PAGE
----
Cramped? Austin renters feel the squeeze in more ways than one.
Feeling cramped? There's a reason. In a recent study, real estate website Trulia found that renters — especially those with children — have less space than they did several years ago.
Trulia looked at U.S. Census Bureau's 2014 American Community Survey data to determine the number of needed bedrooms based on children and married couples in the family. Married couples together only need one bedroom, while non-married adults as well as children were assumed to each need one bedroom. Households with fewer bedrooms than non-married adults or children are considered to suffer the “space crunch.”
In the nation’s biggest metro areas, 14.7 percent of households had fewer bedrooms than family members, an increase of half-a-percentage point since 2009. The study showed that renters with kids are especially cramped, and the larger and pricier the metro, the more likely renters are tight on space. Trulia found that just 8.1 percent of nationwide homeowners are tight on space, versus 26.4 percent of households who rent.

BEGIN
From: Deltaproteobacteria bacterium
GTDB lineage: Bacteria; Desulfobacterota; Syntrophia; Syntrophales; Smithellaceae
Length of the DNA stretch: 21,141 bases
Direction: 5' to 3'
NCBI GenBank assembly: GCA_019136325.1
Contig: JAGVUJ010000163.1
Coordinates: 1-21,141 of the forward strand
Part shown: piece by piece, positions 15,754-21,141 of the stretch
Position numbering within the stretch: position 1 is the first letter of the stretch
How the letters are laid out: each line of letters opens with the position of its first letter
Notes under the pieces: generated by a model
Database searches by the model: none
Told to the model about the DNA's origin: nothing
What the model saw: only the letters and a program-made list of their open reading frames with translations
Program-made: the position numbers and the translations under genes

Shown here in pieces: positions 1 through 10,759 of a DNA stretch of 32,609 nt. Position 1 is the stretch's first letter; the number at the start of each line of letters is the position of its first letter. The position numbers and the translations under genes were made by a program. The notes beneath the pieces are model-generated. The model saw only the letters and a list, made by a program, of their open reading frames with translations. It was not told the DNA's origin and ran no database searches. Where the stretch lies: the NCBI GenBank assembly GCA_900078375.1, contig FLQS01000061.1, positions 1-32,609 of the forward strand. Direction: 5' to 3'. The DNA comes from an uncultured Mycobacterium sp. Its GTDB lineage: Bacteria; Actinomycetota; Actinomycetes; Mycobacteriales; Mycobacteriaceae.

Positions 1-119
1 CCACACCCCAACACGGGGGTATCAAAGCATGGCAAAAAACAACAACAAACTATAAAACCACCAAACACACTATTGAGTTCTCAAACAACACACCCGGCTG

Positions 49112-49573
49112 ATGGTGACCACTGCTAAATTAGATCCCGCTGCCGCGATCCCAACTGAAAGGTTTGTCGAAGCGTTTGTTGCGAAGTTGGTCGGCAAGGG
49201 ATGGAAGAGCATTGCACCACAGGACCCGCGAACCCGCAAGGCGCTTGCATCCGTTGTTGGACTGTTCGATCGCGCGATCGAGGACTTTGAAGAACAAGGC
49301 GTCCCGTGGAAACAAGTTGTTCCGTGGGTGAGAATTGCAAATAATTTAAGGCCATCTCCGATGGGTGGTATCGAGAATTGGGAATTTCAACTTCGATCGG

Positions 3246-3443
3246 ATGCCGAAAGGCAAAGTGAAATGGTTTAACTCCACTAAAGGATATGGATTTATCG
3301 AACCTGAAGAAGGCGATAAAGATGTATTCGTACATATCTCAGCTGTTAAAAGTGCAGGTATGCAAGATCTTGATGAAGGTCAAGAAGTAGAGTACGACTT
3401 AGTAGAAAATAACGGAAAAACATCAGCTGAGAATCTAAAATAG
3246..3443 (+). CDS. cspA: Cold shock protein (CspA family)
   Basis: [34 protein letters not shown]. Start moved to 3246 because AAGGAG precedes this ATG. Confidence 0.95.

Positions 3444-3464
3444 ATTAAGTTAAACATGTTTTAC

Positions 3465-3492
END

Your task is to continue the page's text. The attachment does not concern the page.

Contrary to the national trend, a few major Texas metros, including Houston and Dallas, posted a bigger drop among space-crunched renters compared to homeowners. Austin, Fort Worth, and San Antonio, on the other hand, are consistent with the national trend, where more renting households are sharing bedrooms than they did in 2009.
In the Austin-Round Rock metro area, 13.2 percent of residents face the space crunch. The bunk-bed wave hit just 7.3 percent of Austin homeowners in 2014, down .6 percentage points over a five-year period. In comparison, 22.8 percent of renting households have fewer bedrooms than they need, up 2.4 percentage points since 2009 — the highest increase in Texas by far.
While space is seemingly getting worse for renters in Austin, as well as Fort Worth and San Antonio, the share of cramped renters in Houston and Dallas has dropped more significantly between 2009 and 2014 than the share of cramped homeowners. Still, 28.8 percent of Houston-area renters are bunking up. In Dallas, the figure is over 27 percent.